Ta Prohm – also known as the Tomb Raider Temple

Ta Prohm – also known as the Tomb Raider Temple

Ta Prohm is a former temple complex that includes a temple, a monastery, some outbuildings and a wall complex. Located about two kilometers from Angkor Wat, “Ta Prohm” is one of the most famous temple complexes in Cambodia, among other things because the famous “Tomb Raider” filming was shot there in 2001 and every year numerous tourists visit this place also for this reason.

 Ta Prohm Mönche

Monks in Ta Prohm

“Ta Prohm” was built around the turn of the 12th century into the 13th century by King Jayavarman VII in the early Bayon style and finally extended by some more buildings under King Indravarman II. At its high time, there were about 80,000 people living in this place, taking care of the cultivation and instan maintenance of the complex. A Buddhist training center is also said to have been located in “Ta Prohm”. The Sanskrit name of the temple “Rajavihara” translated means the “royal monastery” and was dedicated to the mother of King Indravarman II and consecrated to Prajnaparamita (which means “perfection of wisdom”). The portrayed deities and stories are mainly Hindu, but there are also some Buddhist elements (not surprising, since King Indravarman II himself was Buddhist).

Unlike many other temples in the region, “Ta Prohm” has not undergone extensive restoration work after its rediscovery. The temple is probably also known for the numerous huge tree roots that have overgrown the temple over the past centuries – so it is actually an architectural miracle that the temple is still somewhat recognizable and walkable (even if semi-decayed), although nature has spread there so extensively and unhindered.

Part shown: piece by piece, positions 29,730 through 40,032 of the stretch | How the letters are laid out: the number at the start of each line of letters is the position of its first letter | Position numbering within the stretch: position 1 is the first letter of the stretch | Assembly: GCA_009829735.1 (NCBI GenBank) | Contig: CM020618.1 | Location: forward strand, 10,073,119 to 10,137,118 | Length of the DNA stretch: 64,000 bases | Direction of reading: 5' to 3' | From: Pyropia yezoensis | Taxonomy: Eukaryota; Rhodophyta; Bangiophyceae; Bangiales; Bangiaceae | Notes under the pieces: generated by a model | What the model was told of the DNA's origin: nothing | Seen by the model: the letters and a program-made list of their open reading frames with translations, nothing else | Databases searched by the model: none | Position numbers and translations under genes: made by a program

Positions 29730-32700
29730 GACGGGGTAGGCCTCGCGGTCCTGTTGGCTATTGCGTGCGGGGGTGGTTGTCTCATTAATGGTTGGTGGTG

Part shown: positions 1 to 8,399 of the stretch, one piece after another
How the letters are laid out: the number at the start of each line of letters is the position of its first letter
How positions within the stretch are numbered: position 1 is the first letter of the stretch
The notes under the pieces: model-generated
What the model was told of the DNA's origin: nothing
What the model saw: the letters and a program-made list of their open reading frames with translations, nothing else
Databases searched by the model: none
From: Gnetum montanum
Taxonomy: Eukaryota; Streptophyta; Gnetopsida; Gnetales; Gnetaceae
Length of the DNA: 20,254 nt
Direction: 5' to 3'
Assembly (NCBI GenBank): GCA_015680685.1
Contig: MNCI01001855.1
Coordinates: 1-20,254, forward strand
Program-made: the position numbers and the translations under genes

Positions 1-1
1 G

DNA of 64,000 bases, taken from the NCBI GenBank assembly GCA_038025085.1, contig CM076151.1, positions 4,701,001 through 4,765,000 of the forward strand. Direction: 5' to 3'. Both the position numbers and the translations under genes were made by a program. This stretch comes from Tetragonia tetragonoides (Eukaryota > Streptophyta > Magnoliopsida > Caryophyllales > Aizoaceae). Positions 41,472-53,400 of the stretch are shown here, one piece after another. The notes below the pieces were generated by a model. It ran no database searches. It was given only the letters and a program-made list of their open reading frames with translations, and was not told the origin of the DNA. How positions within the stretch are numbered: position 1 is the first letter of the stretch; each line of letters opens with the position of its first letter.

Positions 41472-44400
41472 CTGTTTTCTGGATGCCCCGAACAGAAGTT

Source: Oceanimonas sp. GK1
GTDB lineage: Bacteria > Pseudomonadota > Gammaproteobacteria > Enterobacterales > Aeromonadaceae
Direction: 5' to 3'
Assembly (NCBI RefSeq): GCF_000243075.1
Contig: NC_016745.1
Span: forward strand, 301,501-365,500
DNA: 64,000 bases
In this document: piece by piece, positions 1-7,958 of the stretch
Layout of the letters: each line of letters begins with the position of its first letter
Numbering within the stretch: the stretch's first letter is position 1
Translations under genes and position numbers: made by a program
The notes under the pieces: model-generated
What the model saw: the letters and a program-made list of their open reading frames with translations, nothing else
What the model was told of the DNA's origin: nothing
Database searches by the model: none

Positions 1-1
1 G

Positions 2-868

Baumwurzeln Ta Prohm

Tree roots overgrow a temple at Ta Prohm

The temple “Ta Prohm” is completely built in a plain and is composed of many one-story buildings. Today, the path is lined with broken down parts of the buildings, and some sections are completely closed to visitors because the danger of falling rocks is unfortunately too great. Due to the current condition, it is difficult to understand where in earlier times which buildings were located. An interesting fact: In the Khmer Empire it was basically common that temples were built of stone, while the buildings of the inhabitants as well as the king were made of wood. For this reason, today we have to rely on the transmitted writings of visitors to the region, as far as they have been preserved, in order to be able to reconstruct what the “old” Angkor might have looked like.

The entire area within the wall complex covers an area of about 60 hectares and is definitely worth a visit.